Lunch was a lazy affair. The weather outside was beautiful and there were about eight little boys from other parties who were running and playing around us (though not disruptive at all). It took us about 2-1/2 hours to get through all the courses. But it was delightful as we met a couple from the Netherlands (parents of two of the boys) who we visited with throughout our lunch. One of our favorite things about traveling is all the wonderful people you get to meet!

As warned by Fodorites, I Sette Consoli was one of THE BEST restaurants we have ever been to. For all the food and drinks (including the bottle of wine we took with us), lunch cost 140 euros.

By the time we finished lunch, it was siesta time and most of the shops were closed. We only did a little bit of shopping before decided to take our sleepy and full bodies back to the ship.

Orvieto is a lovely town and we did not do it justice. We walked solely down the main street and never veered down any of the interesting side streets, nor did we doing much real shopping. There is a theater there (Teatro) which appeared to be for operas and we thought it would be a neat place to come back to. To get the real feel for Orvieto, we will need to come back and spend the night there.

Not surprisingly, the drive back to the ship was much easier and less stressful than the drive there and we were able to get back in about 1-1/2 hours. The traffic back was heavier but it moved along at a fast pace. My husband was stopped at on point by the caribinieri (police) but as he spoke no English and finally waived us on our way, we never knew why we were stopped. Luckily, too, as we entered Civitavecchia, we were close to and able to drive directly to Europcar to return the rental car – no getting lost this time!

Addresses:

I Sette Consoli
Piazza Sant Angelo 1A
Orvieto, Italy
011 39 0763 343911 (reservations needed)
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Sep 23rd, 2005, 02:14 PM
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CAPRI: Why did we decide to do a in-and-out trip to Capri in the middle of high season when everyone on this board says not to? I don’t know … maybe because it was there! Knowing we would be entering tourist hell, we proceeded to take the tender into Capri and spend just about five hours there. Us and about 2.5 million other tourists. Oh well. Again, this is a place we will definitely go back to and spend a few nights there to get a better idea of what it’s like sans tourists.

While on the island, we took a bus to the top of the island to Anacapri and the drive to the top was breathtaking and, for me, quite harrowing. I didn’t know where to look – the shear cliffs to the sea down below were spooky but so was looking at the road and the oncoming crazy drivers! Though a little scary, it WAS unbelievably beautiful on the drive to the top.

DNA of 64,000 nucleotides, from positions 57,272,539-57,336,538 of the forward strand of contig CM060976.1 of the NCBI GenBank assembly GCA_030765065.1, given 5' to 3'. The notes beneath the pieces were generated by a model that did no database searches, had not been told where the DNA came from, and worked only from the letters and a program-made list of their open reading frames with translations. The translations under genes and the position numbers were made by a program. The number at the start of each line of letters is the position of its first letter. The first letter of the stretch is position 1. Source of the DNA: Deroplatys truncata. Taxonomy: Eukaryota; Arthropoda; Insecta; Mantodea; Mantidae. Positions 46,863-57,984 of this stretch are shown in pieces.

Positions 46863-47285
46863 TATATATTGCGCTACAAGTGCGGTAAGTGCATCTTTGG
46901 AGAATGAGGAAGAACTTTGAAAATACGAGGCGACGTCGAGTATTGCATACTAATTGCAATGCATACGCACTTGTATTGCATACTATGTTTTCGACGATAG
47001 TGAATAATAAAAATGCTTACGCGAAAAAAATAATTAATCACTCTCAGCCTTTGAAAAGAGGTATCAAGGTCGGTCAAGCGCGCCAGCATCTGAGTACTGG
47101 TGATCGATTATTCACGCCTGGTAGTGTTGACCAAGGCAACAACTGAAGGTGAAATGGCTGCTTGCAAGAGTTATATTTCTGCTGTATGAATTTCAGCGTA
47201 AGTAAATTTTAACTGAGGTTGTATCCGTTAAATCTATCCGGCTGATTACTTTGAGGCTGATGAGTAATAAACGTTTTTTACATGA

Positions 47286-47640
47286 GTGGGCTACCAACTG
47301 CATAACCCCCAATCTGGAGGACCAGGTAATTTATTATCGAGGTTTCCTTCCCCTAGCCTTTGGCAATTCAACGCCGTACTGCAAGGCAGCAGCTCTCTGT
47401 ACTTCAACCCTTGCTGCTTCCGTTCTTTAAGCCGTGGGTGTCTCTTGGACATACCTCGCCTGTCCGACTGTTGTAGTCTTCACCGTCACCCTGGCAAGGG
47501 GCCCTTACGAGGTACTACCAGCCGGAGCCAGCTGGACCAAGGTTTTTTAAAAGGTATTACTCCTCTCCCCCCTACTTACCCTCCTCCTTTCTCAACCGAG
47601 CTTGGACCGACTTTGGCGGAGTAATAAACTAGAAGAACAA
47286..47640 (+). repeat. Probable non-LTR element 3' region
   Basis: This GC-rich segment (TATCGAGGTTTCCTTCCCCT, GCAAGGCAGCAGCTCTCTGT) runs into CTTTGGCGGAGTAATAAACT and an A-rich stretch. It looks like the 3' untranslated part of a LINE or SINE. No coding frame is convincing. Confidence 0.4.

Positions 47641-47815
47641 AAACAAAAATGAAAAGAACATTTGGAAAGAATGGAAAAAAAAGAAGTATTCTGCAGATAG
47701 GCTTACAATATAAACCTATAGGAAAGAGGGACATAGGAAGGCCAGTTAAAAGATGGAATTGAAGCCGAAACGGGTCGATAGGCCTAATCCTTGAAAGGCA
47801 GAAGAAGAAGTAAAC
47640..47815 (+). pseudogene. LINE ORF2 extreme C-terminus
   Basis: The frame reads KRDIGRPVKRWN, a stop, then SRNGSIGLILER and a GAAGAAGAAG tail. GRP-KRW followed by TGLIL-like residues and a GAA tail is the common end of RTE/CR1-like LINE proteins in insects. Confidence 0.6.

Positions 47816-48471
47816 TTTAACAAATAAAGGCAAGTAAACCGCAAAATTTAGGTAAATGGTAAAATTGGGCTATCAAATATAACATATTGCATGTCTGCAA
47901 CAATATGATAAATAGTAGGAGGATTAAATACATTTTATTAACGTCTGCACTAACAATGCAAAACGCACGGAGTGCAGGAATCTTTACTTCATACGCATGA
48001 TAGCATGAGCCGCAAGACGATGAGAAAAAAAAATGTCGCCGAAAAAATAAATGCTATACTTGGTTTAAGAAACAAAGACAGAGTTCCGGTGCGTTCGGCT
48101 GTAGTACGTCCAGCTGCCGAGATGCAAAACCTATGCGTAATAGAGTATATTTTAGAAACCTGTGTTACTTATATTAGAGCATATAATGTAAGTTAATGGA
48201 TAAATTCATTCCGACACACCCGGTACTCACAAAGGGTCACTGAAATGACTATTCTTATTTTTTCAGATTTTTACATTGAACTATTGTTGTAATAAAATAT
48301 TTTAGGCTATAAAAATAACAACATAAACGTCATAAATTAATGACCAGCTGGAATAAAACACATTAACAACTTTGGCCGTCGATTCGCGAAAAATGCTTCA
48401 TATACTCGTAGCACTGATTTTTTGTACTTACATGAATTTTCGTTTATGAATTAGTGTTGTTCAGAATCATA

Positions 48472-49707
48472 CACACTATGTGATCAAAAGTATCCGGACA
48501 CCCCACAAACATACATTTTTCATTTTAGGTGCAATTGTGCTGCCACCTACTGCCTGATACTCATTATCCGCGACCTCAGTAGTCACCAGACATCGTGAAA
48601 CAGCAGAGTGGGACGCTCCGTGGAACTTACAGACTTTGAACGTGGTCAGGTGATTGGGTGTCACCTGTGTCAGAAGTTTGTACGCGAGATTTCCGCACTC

Once in Anacapri, we took a short tour of Casa San Michele, a house that a Swiss doctor built in the late 1800’s/early 1900’s and which has a commanding view of the Bay of Naples below (way below!). This little tour was only somewhat interesting. We did a little window shopping at all the shops in Anacapri but found their prices too high. The only thing we bought in Anacapri was postcards.

After just 1-1/2 hours in Anacapri, we boarded the bus which took us to the main city on the island, Capri(town). We had wanted to eat at a restaurant called Da Paolina’s but it was closed and open only for dinner. So we settled on another Fodors-recommended restaurant, Ristorante al Grottino which was located right off the main town square, down a side street from all the outside dining. We had hooked up with a 46-year-old woman from California (traveling on the cruise alone), Robin, who joined us for walking around and our lunch. Lunch was very, very good. I had ravioli (divine!) and roasted chicken (unadorned but very, very tasty) with French fries (mmmmmm!!) and my husband had caprese and red snapper. My husband had wine with his lunch but I only had Coke light. There was a 3 euro per person cover charge and the tip was already added in to our final check. The total for lunch for us two was 60 euro.

By this time it was already 2:00 and we were leaving Capri at 3:00 p.m. We half-heartedly did a little shopping (mostly window shopping) and since my husband wouldn’t buy me the 625 euro sheets from the Frette linen store (more on this later), it was no fun at all – ha! We road the funicular from Capri down to Marina Grande and decided to sit at an outside restaurant and people watch. We had an excellent location for people watching as we sat right on the main boulevard through Marina Grande.

Our impression of Capri is identical to that of many others. It is an exquisitely beautiful island that must be enjoyed over several days. A day trip doesn’t do it justice as there simply are too many people. We want to return here in either off season or at a time when we can spend a few days and nights and get the feel of REAL Capri after most of the tourists have gotten back on their cruise ships.

Another great day in paradise!
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Sep 23rd, 2005, 02:14 PM